Thirty years of groundbreaking electronics with the founder of one of dance music's defining labels.
Few labels in dance music have been as important as R&S. Established in 1984 by Renaat Vandepapeliere and Sabine Maes, R&S is most famous for helping define the rave and ambient era of the early '90s. Several releases in that period—Energy Flash, Mentasm and Plastic Dreams, to name three—permanently altered the electronic music landscape at the time, and remain landmarks for what many would consider a golden era. But these records weren't always destined to succeed. In the case of Aphex Twin's Selected Ambient Works 85-92, now regarded as an undisputed classic, sceptical peers were adamant Vandepapeliere was crazy to release such a strange record. (It came out on Apollo, the ambient sister label to R&S.) Talking to Vandepapeliere, you realise his personality traits—stubborness, self-belief, curiosity and endless enthusiasm—lent themselves extraordinarily well to running labels that changed the course of dance music on multiple occasions.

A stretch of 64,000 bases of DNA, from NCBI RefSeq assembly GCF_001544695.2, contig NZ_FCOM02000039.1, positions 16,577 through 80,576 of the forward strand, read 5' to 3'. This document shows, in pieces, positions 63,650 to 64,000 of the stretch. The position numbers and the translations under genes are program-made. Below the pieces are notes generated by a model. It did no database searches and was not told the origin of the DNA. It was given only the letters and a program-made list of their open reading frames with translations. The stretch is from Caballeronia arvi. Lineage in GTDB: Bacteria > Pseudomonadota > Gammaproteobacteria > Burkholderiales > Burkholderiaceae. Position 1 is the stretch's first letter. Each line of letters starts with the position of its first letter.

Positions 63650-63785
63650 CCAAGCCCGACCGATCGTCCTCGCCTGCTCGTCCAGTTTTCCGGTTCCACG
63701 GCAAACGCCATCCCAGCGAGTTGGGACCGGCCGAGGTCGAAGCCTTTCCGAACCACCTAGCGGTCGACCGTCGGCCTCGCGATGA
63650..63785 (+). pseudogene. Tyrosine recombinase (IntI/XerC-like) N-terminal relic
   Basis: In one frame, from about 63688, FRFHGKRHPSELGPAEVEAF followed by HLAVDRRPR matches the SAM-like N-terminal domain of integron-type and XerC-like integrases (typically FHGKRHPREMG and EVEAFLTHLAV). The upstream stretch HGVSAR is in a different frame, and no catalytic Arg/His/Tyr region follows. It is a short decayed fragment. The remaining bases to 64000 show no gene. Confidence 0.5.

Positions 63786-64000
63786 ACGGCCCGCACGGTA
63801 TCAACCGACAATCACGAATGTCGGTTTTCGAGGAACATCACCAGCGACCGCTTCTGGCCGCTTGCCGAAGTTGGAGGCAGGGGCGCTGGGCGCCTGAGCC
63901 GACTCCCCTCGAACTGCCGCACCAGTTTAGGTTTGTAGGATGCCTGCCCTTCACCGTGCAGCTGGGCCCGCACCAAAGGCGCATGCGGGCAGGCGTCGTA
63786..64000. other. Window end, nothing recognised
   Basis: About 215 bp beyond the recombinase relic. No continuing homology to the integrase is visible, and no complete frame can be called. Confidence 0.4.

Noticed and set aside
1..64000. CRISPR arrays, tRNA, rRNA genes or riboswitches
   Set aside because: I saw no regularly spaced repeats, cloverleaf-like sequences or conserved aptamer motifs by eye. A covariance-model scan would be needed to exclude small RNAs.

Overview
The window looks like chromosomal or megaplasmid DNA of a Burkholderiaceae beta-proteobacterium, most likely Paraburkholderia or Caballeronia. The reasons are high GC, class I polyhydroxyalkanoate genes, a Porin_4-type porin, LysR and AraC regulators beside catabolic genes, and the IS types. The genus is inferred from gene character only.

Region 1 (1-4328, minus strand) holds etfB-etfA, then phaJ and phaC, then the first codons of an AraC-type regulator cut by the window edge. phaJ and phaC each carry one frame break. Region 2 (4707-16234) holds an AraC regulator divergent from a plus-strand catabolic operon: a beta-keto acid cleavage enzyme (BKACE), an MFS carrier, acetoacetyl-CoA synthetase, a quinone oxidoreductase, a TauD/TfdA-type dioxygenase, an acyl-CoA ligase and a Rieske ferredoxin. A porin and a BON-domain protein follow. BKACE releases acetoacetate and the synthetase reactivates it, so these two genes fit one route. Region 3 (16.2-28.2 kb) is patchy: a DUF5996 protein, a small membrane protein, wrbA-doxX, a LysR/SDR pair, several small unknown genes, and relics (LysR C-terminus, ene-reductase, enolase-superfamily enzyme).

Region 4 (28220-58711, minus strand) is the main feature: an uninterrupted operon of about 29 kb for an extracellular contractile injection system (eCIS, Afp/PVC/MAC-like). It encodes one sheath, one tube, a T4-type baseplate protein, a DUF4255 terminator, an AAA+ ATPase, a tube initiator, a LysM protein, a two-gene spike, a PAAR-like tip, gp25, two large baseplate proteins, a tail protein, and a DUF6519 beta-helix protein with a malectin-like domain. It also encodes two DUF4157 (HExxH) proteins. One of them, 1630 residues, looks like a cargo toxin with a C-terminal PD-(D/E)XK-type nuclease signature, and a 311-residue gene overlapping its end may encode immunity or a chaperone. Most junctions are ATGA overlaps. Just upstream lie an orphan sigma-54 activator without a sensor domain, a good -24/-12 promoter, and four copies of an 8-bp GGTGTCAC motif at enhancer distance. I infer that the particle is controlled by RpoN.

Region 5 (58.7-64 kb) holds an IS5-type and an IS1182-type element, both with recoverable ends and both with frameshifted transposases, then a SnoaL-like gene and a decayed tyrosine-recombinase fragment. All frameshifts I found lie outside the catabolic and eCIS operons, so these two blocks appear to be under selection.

In 1997, having been worn down by the music industry, Vandepapeliere and Maes dissolved R&S and spent several years living on a stud farm. That might well have been the end of the story. But the label reemerged in the mid-'00s, and has since made its mark as a key influence on the development of post-dubstep and industrial techno, with a particular focus on British talent. These days, Lone, Talaboman, Sporting Life, Paul White and Paula Temple are among the label's key artists. Vandepapeliere sat down with Ray Philp to discuss the label's past, present and future as it celebrates its 30th year.